Subscribe your IoTHub to EventGrid as event source

Azure has all sorts of Publisher/Subscriber resources available to allow sending and receiving messages (events) within Azure. Think of the Service Bus, EventHub, Storage Queue, Stream Analytics, Azure Functions, etc.

At some point, Microsoft realized that a more formal way of the eventing abilities of these resources was needed.

This let to the introduction of the EventGrid, one overall solution to send and receive messages. Azure Event Grid relatively new.

The Azure Event Grid allows you to easily build applications with event-based architectures

The Azure resources are divided into two groups:

  • Event sources. Resources which produce events (or pass-through events)
  • Event handlers. Resources which are able to pick up events and do something with them

These resources all come together in the Event Grid.

Event Grid model of sources and handlers

The Azure IoT Hub can act like an Event Source too. The events exposed are:

Let’s see how we can put this to use.

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Using OPC-Twin for OPC-UA discovery and sending back commands

In the past, I have written multiple blogs about implementing OPC-UA on IoT Edge.

Until now I have written about collecting OPC-UA values and sending them to the cloud using the OPC Publisher.

But this OPC Publisher is actually just a small part of what Microsoft is actually offering regarding OPC-UA.

Microsoft has a team in both Redmond (USA) and Munich (Germany) working on Industrial IoT. Everything they produce is open source. You can find thier work on github.

With the OPC Twin, they also make it possible to discover, register and manage your Industrial Assets with Azure IoT and most of it can be done zero-touch.

Look at this diagram covering OPC-AU on Azure:


To the left, we see a OPC-UA server and an IoT Edge gateway. It is ‘living’ on the factory network. In the middle we see the Azure IoT Hub acting as cloud gateway and to the right, we see the OPC-UA backend which is provided by the IIoT team.

Of course, all of this is open source. And out of the box, a lot is already working.

OPC-UA, the full round trip

In this blog, I want to show how we can discover OPC-UA servers, update the OPC Publisher to read new nodes (exposed by the discovered servers) and I want to send commands back to the OPC-UA servers.

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Alternatives for the default IoT Edge VM based on Ubuntu 16.04

In a recent blog, I showed how to set up an Azure IoT Edge Virtual Machine. These VMs are great for testing your IoT platform with ‘actual’ gateways.

This default, recommended, Azure VM is based on 16.04 LTS version of Ubuntu:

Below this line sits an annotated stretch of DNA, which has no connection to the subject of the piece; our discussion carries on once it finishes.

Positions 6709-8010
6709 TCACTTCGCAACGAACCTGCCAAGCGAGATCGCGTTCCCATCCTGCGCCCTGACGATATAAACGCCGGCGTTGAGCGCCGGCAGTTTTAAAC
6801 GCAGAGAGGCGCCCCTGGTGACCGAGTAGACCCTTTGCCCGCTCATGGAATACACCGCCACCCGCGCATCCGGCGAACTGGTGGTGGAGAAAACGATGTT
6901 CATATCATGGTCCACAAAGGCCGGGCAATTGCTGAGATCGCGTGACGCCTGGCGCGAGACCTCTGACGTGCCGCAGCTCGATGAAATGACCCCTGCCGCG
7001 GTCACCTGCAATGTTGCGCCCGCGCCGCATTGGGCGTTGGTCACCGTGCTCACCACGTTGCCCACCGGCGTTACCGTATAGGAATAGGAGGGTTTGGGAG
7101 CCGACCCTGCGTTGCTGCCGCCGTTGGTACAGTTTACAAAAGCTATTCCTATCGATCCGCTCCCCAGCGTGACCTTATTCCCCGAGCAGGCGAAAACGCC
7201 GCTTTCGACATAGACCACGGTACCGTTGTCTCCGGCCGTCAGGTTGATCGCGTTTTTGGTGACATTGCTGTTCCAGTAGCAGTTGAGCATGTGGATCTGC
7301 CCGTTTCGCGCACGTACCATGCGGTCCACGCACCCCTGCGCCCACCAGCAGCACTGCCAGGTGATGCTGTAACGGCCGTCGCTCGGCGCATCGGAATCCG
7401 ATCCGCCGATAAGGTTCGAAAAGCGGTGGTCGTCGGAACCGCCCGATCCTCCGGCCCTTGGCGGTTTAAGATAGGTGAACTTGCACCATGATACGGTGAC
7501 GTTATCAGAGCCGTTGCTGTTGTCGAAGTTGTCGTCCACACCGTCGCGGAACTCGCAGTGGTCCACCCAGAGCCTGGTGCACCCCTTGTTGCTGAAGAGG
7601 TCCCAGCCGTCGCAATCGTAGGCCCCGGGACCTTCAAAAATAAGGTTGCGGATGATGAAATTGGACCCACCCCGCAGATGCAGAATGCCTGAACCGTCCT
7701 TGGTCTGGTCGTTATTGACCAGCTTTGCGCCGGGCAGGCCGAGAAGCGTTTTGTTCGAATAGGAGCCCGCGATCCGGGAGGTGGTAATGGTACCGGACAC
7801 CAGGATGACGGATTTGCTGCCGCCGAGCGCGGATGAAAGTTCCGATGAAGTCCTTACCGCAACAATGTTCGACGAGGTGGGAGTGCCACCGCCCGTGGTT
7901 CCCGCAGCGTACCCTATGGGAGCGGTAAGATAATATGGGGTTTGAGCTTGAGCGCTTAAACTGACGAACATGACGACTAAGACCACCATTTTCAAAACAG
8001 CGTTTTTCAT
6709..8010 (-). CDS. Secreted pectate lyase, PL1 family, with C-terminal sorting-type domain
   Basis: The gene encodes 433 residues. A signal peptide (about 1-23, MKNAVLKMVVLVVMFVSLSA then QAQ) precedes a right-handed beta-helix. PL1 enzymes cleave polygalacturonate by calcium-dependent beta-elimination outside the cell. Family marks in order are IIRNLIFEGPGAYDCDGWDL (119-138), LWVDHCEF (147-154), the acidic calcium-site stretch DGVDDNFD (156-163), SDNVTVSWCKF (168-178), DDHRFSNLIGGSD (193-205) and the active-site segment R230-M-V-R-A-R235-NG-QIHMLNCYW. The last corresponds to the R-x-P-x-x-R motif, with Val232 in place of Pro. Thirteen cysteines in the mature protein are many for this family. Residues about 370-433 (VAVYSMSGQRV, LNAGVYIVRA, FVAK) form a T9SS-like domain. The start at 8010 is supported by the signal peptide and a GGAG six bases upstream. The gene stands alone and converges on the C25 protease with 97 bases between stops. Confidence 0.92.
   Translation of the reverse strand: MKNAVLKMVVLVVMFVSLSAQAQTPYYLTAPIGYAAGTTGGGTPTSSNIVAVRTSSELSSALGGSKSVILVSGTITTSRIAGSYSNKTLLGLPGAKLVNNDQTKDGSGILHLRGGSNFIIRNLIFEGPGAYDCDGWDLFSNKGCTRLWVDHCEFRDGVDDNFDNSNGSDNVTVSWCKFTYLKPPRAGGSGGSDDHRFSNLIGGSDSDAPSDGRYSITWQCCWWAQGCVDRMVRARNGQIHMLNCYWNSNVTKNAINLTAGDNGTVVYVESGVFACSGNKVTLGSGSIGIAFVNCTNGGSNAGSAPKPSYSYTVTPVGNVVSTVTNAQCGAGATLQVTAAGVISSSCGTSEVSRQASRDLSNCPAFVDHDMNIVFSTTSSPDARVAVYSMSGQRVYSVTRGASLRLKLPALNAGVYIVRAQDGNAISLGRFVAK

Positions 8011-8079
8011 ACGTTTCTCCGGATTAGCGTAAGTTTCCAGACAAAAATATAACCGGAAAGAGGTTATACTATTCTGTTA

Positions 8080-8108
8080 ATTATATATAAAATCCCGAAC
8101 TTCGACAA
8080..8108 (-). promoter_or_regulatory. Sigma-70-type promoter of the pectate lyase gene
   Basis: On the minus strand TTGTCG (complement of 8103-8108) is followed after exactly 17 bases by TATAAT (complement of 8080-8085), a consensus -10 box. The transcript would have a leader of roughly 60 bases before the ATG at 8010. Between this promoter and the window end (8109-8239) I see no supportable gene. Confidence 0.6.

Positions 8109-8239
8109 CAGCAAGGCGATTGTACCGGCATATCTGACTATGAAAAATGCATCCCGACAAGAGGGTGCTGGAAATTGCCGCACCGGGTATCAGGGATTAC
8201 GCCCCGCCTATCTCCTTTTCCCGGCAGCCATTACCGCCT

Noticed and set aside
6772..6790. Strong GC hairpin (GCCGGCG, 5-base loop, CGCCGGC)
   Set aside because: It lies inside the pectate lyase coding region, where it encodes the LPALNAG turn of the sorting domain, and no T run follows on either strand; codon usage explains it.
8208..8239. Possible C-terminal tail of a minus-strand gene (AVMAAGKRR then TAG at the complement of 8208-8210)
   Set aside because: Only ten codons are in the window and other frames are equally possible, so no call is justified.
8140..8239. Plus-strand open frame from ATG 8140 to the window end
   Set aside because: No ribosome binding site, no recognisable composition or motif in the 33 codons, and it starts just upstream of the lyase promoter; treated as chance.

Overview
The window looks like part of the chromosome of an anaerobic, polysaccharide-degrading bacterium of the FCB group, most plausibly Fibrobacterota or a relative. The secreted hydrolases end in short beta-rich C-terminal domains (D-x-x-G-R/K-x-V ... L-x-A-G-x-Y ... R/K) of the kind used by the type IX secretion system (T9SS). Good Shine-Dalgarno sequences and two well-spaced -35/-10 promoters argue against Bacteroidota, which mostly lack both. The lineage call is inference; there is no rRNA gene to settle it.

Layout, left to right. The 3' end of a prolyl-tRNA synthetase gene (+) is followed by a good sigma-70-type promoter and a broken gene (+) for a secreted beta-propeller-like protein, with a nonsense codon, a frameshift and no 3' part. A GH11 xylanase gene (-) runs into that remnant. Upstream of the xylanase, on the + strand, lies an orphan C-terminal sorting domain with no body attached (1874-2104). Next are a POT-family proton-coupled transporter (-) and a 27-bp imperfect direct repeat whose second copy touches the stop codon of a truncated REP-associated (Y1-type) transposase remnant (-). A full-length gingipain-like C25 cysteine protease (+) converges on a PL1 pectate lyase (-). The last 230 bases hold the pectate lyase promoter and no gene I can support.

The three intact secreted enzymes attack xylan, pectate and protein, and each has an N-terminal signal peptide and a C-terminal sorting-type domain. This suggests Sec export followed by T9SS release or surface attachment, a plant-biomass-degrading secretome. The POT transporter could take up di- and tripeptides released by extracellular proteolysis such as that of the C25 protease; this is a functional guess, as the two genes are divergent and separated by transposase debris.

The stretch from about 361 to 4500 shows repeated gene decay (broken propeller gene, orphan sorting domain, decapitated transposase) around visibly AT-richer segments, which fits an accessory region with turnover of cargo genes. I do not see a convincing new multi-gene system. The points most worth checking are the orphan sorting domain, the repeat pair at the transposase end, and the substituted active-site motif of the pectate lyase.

This is still a great solution but just this month, Microsoft announced .Net Core 3.1. This is the next long-term supported (LTS) release.

The current IoT Edge is based on .Net Core 2.1, the current LTS version. That’s why sourcecode, specifically written in .Net Core 2.2, was not able to be used in the Module templates.

So it’s safe to assume, that in the near future IoT Edge will have an upgrade towards .Net Core 3.1.

The release blog came with this little note with a rather big impact:

Note: Please ensure that .NET Core 3.1 ARM64 deployments use Linux kernel 4.14 version or later. For example, Ubuntu 18.04 satisfies this requirement, but 16.04 does not.

So the current VM will not last very long anymore. You will need a new VM template, based on eg. Ubuntu 18.04.

Note: current IoT Edge Gateways rolled out with the Ubuntu 16.04 OS in test, acceptance or even production situations have te be upgraded soon to before the IoT Edge Runtime can be upgraded. So check the operating systems that come with the Industrial PCs you buy from your hardware vendor.

Let’s see how to start with Ubuntu 18.04 LTS on a VM.

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Uploading an image to Azure Blob storage

Adding an image to the Azure Blob storage is a basic skill for developers. But working with images is not something developers do on a regular basis.

If you are using hardware independent code, .Net Core does not make it any simpler, a lot of the examples found on the internet are written for the regular .Net framework.

Image handling was bound to a lot of OS related features. But Microsoft had to learn .Net Core some GDI tricks.

Here is a simple example of how to construct and send images, created in memory, to Azure Blob storage.

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